FRED KELLEY IS A RARE BREED. HE

is a bicycle-frame builder -- one of the few in this area -- a master craftsman in a profession where basic techniques reach back to the middle of the last century, and only two dozen people in the country still practice them full time.

Kelley, 32, builds about 200 frames a year at his Alpine Cycles shop in Rockville. Customers come to be individually measured and fitted, then their bicycle frames are hand-built to match their measurements.

A self-taught machinist and former state champion bike racer, Kelley got started in the business by doing repairs for racing friends. He decided to build frames full-time while recuperating from a broken shoulder, and he learned by trial and error. "I'm a handy guy," he says. "I bought an old house, too."

From a set of high-strength steel-alloy tubes, Kelley cuts and miters the tubes into the proper configuration. He brazes and files the resulting joints to a smooth, flawless finish, and adds to the frame individual touches the customer has requested. He then primes and paints the frame, using multiple coats of paint and lacquer to achieve the color and design the buyer has dreamed up. No paint job is too wild or too complex.

It is a labor- intensive Old World craft that Kelley blends with high technology. Alpine uses sophisticated machine tools that are ordinarily found only in large industrial settings, not frame shops.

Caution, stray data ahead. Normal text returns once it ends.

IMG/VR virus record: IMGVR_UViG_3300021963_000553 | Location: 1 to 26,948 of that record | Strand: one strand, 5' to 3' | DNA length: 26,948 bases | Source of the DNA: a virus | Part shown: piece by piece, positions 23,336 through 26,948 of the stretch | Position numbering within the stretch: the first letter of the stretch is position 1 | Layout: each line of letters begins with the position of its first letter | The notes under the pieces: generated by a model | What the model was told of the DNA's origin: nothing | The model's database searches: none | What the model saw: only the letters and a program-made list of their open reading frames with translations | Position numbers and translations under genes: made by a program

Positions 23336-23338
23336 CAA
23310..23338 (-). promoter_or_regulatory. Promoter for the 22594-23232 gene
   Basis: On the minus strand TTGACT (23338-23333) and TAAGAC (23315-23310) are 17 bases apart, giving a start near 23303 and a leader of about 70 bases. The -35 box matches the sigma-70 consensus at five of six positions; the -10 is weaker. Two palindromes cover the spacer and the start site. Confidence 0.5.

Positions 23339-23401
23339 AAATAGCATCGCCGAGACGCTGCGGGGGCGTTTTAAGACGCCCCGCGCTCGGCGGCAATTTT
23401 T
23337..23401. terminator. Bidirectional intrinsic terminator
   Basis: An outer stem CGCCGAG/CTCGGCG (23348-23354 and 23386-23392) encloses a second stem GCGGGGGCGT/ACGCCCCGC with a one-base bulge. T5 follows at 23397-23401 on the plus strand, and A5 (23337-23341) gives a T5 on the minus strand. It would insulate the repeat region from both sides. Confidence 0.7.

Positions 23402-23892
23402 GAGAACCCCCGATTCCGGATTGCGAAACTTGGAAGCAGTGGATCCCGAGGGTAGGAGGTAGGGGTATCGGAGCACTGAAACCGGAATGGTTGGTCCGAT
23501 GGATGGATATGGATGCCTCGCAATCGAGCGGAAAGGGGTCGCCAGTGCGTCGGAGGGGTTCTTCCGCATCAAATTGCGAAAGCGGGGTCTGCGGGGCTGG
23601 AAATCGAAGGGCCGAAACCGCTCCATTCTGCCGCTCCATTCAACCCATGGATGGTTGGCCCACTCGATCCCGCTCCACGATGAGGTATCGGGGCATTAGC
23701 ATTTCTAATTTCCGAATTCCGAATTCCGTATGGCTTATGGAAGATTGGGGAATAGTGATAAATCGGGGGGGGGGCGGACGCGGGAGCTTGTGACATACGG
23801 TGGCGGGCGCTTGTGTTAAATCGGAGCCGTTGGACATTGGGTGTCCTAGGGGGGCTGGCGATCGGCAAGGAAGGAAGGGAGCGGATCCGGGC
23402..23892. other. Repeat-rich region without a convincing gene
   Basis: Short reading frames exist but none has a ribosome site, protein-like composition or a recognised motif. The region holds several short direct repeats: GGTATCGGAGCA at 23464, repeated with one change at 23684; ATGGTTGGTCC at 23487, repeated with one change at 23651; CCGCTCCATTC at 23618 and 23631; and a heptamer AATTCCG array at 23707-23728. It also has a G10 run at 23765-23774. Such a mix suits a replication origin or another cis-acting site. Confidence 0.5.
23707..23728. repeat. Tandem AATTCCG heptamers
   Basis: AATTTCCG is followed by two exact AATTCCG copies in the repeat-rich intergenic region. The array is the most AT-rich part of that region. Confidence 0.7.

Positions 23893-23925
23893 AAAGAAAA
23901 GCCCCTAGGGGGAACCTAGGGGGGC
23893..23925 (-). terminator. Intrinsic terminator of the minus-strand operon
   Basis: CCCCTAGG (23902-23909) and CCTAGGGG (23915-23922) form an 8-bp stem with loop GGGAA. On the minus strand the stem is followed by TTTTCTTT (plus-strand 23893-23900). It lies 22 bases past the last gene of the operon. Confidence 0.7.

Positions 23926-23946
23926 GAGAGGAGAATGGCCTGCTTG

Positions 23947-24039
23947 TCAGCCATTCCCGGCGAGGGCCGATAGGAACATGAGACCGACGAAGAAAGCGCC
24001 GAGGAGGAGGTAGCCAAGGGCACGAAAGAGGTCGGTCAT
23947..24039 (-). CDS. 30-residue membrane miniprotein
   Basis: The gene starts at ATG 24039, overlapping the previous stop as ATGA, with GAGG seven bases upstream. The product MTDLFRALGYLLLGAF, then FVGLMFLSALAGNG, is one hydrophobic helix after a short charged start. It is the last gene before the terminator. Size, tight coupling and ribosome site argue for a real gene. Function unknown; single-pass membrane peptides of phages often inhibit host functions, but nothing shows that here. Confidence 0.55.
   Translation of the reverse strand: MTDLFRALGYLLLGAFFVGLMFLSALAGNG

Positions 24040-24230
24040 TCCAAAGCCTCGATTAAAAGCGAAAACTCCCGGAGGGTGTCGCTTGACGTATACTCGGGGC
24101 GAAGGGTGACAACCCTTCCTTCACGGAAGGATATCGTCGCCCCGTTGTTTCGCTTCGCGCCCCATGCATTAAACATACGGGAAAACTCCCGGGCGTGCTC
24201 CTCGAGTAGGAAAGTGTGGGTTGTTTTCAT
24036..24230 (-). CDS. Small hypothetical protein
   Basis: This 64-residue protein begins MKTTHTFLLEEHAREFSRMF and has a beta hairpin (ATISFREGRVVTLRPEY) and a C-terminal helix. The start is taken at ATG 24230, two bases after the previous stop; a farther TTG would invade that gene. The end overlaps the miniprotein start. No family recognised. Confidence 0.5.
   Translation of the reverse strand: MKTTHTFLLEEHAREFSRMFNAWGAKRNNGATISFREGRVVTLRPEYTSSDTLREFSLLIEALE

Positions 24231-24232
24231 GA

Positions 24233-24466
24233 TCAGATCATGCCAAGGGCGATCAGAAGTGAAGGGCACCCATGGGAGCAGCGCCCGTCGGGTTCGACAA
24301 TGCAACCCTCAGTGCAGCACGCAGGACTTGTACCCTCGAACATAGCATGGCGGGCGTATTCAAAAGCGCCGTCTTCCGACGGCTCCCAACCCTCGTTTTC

In addition to building bicycle frames, Kelley and his assistants repair and repaint another 300 or more frames a year. He can remove and replace damaged tubes, straighten and align frames and apply a paint job that makes a bike look better than new. Kelley does all of the frame work personally.

According to Kelley, "repairs and repainting {are} the areas that've given us more experience than any builder in the country. That's what's challenging and it's different . . . to figure out what the frame was and to rebuild it. Between the lathe and the mill, we can basically make any part we need."

Prices start from around $600 for a standard frame and escalate to more than $800 for a customized frame. This is for a bare frame -- no wheels, handlebars, etc. Tandem frames start at $1,550. Alpine bikes are very popular with women who are seeking a better fit than that usually available with standard, factory-built models.

Nobody gets into the frame-building business for the money. Kelley, who still works six days a week, says he is one of the few successful frame builders in the country. What does he mean by successful? "I'm probably the only one who owns a house and a new car."